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Grey Sparrow Journal

Issue 30, July 31, 2017
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The Way the World Is

by Michael Henson




"That’s the way the world is,” the girl said. And she did not seem to like it.

 

Honey, you ain’t seen nothing yet, the woman wanted to say. But the girl did not skip a beat.

 

“All I did was take her in cause she was homeless and I get throwed in jail for what she done.”

 

A November wind rattled the windows of the lobby where they sat, side-by-side on a bench. The girl was a heavy girl – a woman, really; but to the woman, just a girl. She was thick in the body, weighted in the shoulders, heavy in the cheeks and around her eyes. She was pierced in several places, pierced in one nostril, pierced with a ring in her brow, pierced by an arc of studs in her ear.

 

"Here I come,” she said, “out the door at Wal-Mart. I got a cart full of groceries and diapers and what-nots to feed her and her kids right along with mine, and all of a sudden you’d of thought I was Osama Bin Laden. Here come the alarm ringin' and here come the security and a few minutes later here come the police and there’s my little kids a-cryin' and these cops want to know did I think I was smart tryin’ to get away without payin’ for that purse and I’m, like, what purse? And what it was, that penniless bitch I took in off the street had snuck this purse she wanted into my cart after I done checked out and she skips on ahead. She borries my keys, you see, and she says, I’ll go ahead and unlock the door. And she skips out like there ain’t nothing goin’ on.”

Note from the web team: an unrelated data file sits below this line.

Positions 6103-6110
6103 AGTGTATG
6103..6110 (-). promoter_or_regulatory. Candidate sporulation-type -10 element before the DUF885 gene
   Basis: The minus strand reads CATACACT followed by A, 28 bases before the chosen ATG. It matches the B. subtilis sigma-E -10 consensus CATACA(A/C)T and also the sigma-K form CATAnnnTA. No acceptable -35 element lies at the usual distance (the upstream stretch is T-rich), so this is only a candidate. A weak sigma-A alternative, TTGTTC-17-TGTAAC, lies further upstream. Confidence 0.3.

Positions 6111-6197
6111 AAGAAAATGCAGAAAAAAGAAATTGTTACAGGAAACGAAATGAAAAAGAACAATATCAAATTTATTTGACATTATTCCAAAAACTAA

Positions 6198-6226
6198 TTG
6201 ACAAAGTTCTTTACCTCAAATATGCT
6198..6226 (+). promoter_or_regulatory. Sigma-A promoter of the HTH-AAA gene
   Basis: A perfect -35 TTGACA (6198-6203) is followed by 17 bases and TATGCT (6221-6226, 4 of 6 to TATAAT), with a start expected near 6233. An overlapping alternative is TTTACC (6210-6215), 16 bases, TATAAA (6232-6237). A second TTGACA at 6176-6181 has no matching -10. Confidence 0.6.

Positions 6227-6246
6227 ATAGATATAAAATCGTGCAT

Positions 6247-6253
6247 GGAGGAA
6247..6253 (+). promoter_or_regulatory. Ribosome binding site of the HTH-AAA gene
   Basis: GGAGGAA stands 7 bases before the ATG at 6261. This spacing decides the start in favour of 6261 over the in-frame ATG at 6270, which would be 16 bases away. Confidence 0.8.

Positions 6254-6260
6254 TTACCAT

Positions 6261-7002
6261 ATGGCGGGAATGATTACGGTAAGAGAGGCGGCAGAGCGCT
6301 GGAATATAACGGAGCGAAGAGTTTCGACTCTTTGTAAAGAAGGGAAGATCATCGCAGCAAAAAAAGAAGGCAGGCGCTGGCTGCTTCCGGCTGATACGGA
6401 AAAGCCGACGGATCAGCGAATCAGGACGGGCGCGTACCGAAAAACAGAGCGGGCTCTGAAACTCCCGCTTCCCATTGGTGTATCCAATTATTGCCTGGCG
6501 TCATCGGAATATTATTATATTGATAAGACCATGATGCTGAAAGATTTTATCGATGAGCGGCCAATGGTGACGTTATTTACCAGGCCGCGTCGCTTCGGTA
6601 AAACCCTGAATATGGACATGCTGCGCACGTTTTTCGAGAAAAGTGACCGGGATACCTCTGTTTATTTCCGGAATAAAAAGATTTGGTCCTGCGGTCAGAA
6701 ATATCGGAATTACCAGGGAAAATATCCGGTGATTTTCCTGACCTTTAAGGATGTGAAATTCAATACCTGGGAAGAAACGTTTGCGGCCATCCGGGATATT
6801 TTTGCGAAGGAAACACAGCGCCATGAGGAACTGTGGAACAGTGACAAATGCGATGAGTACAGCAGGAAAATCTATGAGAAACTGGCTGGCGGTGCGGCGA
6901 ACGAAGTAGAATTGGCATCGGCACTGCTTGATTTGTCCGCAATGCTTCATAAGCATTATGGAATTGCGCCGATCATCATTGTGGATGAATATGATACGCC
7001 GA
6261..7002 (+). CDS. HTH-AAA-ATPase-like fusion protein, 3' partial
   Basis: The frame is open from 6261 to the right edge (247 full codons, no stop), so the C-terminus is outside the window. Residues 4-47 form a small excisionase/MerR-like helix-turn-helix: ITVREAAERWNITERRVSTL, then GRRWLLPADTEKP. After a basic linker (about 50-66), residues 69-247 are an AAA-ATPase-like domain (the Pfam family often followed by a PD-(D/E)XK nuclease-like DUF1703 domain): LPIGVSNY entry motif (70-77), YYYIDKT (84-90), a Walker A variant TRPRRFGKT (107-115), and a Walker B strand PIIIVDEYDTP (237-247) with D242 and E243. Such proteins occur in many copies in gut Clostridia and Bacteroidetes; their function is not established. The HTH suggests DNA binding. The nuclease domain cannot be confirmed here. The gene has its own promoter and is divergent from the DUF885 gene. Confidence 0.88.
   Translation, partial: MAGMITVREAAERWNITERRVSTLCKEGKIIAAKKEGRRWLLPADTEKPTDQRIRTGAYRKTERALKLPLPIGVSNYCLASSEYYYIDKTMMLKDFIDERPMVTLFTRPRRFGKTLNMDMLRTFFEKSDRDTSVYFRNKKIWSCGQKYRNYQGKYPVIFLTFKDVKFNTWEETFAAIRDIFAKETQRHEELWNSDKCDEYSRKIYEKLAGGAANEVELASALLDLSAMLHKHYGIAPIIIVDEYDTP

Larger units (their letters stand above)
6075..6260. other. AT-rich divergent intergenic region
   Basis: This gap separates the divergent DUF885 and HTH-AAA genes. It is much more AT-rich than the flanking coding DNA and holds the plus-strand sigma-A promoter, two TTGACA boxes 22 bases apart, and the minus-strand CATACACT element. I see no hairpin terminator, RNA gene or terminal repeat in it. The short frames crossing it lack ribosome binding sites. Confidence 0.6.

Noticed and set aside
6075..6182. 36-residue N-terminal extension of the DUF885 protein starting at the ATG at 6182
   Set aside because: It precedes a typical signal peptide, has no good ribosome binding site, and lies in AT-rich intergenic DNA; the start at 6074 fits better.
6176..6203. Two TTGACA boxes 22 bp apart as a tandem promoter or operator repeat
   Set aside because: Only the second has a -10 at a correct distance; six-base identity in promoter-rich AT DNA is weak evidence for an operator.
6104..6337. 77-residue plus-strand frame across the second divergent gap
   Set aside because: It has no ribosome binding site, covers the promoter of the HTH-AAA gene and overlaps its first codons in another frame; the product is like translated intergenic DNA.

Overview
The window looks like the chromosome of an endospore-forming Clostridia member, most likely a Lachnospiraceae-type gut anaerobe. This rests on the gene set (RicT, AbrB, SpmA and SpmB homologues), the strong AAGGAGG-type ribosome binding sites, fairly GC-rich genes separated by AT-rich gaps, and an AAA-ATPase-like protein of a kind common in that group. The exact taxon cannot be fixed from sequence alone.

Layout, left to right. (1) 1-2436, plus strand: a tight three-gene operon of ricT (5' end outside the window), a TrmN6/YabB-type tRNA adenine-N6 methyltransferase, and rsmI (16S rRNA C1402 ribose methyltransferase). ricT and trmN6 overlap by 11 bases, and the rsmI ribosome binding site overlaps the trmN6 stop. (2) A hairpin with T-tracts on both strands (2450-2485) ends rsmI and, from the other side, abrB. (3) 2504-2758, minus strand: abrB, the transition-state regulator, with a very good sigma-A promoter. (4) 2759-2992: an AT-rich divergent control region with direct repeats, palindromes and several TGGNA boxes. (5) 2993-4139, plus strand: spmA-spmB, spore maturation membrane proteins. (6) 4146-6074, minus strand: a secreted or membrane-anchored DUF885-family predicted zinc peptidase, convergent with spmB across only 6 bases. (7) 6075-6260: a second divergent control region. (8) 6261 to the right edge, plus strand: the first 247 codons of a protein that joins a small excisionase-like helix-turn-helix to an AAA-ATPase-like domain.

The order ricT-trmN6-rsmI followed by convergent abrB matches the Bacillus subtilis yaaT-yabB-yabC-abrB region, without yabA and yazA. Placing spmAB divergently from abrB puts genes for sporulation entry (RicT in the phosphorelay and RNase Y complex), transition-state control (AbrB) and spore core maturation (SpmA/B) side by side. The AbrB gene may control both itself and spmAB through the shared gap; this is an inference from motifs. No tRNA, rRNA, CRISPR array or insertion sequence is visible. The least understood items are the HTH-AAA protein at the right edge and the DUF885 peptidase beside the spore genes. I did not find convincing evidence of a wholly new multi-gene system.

“She set you up.”

 

“She didn’t have the guts to steal it herself and she figured if anybody was gonna get caught it’d be me. And she would of got away with it, ‘cept I pointed her out and they ended up takin’ both of us to jail. and I’m thinkin’, there’s my little kids off to foster care, and they’re cryin’ their little hearts out. And my parents had to come up from Blue Creek to fetch em and bail me out.”

 

The woman had been nodding as the girl spoke, but she perked up her ears at the mention of the children almost gone to foster care. She was small as the girl was large, small-boned and spare of flesh with the quick, fierce eyes and sharp features of a fox. She watched the girl more closely now.

 

“But that’s the way the world is,” the girl said again. “You try to help somebody and you get stiffed.”

 

A deputy passed through the lobby with a gym bag over his shoulder. He called out, “What d’you know, Maggie?”

 

“I know I want to visit my old man,” the woman called. But the deputy slung himself and his bag through the door without another word.

 

The girl had lit a cigarette; she blew out smoke and nodded. “That’s just how they treat you,” she said. "They won’t let you smoke in the building.” The woman pointed to a sign above the counter. The girl raised a skeptical brow. “They can’t do no more to me than what they done already.” But she drew on her cigarette one more time, stubbed it out carefully on the rim of a trash can, then slid it back into the pack.

 

“They can slap you with a fine,” the woman said. “They can write you a ticket in a heartbeat.”

 

“Right now, I don’t hardly care. They could throw me right back in that cell and I wouldn’t care.”

 

“Honey, you don’t know what you’re sayin’.”